Anna has an older sister who is ambitious and smart, and a real estate agent mother; both refuse to see things for what they really are. I suppose the story is about modern family dynamics, and about the healing that can come through facing the truth.
DJ: What’s your publication history? When and how did you realise you had to write?
I’ve never had anything published. I started writing many years ago after the suicide of my boyfriend. I think I was probably writing my way through the grief, as a way of understanding. Now it is just part of what I do. It’s clichéd, I know, but I just can’t not do it!
DJ: I think that’s a cliché we all recognise, Sarah. And I’m so sorry it was a personal tragedy that first impelled you to write, although I’m sure most of us relate to that too; writing is an enormously cathartic practice. Tell us specifically about the genesis and gestation of ‘Chasing Butterflies’.
SP: When my children were babies we lived in an old timber house that had a loft in the roof. I used to get up in the night to breastfeed, and I could hear creaking up there. So I suppose it started from those spooky noises in the night – what if someone was living up there? And they’d completely shut down from their family and their work and friends, as a sort of silent demonstration about their life?
I started writing this story over five years ago. I haven’t written anything else in that time (though it probably would’ve helped if I did). It’s been through many drafts, but I’m hopeful this one will be the last.
During my first [stay at] Varuna, Peter Bishop told my group that one book can take ten years. That amount of time sounded crazy to me then. Now I completely understand.
DJ: As mentioned above, you’ve just been awarded a Writing a Novel Scholarship at Allen & Unwin's Faber Academy in Sydney for ‘Chasing Butterflies’ – tell us about that program and why you applied.
SP: The program is run over six months and is an intensive but practical course, which really appeals to me. James Bradley is the course director, with guest lecturers, [award-winning authors] Margo Lanagan and Charlotte Wood [herself a long-time Varuna alumni member].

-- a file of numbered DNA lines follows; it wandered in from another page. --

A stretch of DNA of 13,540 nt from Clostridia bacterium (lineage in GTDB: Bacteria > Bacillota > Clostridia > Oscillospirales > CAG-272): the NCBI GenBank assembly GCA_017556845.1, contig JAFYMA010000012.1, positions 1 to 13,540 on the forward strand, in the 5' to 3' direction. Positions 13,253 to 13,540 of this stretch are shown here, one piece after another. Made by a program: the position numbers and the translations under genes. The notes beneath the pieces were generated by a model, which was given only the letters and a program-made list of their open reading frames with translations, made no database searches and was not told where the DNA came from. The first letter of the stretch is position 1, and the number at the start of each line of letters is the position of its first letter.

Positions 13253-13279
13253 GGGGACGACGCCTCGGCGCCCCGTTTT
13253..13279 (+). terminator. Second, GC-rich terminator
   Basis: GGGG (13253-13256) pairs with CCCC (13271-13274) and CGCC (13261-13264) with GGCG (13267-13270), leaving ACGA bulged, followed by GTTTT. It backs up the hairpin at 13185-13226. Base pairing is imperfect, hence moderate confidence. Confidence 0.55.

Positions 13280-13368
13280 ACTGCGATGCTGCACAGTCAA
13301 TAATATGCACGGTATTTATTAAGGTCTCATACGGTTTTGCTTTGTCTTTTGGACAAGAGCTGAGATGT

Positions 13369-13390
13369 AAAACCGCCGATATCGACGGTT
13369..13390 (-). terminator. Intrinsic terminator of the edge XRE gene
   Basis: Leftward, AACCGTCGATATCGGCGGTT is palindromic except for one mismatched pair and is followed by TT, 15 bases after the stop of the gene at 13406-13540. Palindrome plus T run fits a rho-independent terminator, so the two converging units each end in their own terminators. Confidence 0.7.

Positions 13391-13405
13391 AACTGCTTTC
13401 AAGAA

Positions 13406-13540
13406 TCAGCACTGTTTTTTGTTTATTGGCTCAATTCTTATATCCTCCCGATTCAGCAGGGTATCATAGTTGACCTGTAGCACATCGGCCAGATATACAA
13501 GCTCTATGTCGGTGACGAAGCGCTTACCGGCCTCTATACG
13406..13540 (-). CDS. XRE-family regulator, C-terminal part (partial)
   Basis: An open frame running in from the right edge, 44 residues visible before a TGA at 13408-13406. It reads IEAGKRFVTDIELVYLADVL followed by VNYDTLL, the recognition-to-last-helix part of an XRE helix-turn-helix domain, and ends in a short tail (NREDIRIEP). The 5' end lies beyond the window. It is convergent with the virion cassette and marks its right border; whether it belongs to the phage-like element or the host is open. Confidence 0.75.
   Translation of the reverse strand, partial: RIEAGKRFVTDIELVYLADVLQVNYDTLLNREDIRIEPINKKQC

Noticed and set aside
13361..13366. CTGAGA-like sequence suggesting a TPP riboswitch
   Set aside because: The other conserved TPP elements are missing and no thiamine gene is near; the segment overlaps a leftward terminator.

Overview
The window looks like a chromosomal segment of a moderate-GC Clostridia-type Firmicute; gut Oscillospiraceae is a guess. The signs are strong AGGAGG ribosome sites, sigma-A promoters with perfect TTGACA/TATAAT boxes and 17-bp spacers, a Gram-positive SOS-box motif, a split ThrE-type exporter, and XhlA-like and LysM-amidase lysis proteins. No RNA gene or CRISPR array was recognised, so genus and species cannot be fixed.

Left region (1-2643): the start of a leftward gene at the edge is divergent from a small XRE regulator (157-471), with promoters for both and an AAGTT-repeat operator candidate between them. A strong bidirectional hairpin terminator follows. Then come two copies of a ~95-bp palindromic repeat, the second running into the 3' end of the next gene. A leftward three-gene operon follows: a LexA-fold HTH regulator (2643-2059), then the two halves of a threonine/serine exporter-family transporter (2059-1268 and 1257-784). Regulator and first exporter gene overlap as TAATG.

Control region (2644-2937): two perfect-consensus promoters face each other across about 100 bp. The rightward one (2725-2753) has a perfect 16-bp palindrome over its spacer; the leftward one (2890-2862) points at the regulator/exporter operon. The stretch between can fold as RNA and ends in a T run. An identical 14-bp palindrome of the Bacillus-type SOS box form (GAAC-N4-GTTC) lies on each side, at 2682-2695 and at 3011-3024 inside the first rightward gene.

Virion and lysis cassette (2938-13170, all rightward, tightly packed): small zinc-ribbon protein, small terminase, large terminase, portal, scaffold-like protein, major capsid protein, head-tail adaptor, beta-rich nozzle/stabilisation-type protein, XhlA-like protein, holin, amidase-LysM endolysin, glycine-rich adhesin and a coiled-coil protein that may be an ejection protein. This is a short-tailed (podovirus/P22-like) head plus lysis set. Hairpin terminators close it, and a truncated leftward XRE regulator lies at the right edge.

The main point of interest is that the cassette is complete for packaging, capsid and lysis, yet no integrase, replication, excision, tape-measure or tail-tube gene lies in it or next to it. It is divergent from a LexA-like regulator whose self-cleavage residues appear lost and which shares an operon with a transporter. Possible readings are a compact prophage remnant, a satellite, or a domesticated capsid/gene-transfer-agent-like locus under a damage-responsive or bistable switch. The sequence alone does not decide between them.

The program seems to cover all the elements that need to be considered when writing a full length novel: goals and obstacles, character, using memory, point of view, time, dialogue, turning points, narrative summary, editing, even selling your work to a publisher.
There are guest seminars and individual tutorials for feedback on your work. Then at the end of the program, all students are given the opportunity to read some of their work to a group of professionals from the industry.
The course appealed to me because I really value professional development as a writer and I love learning about the craft of writing. I couldn’t manage to pay for the course, so I applied for the scholarship.
DJ: What role has Varuna played in your development?
SP: I’d probably feel quite isolated in my writing life if it weren’t for Varuna. For me, it has been a very nurturing place, where I feel enabled in my writing.
And then there’s Sheila’s baked fish! And red wines around the fire, and the friendships that come out of that big yellow house, supporting and encouraging, long after you’ve gone home.
DJ: You’re a working mum, Sarah – what’s your personal strategy for keeping those balls in the air while writing a novel?
SP: The balls often fall out of the air, with a resounding thud! Over the years I have written late at night, or in the middle of the night. Now that both my children are at school, I like to write in the morning if I can – the early hours are so much more productive for me. Also, I am a single parent, so when my children are with their father I have big chunks of time on my own. Life goes from full throttle to a sudden stillness. And then I write!
DJ: Where and how do you work on your writing? Do you have a room, a desk and a tightly held schedule or...?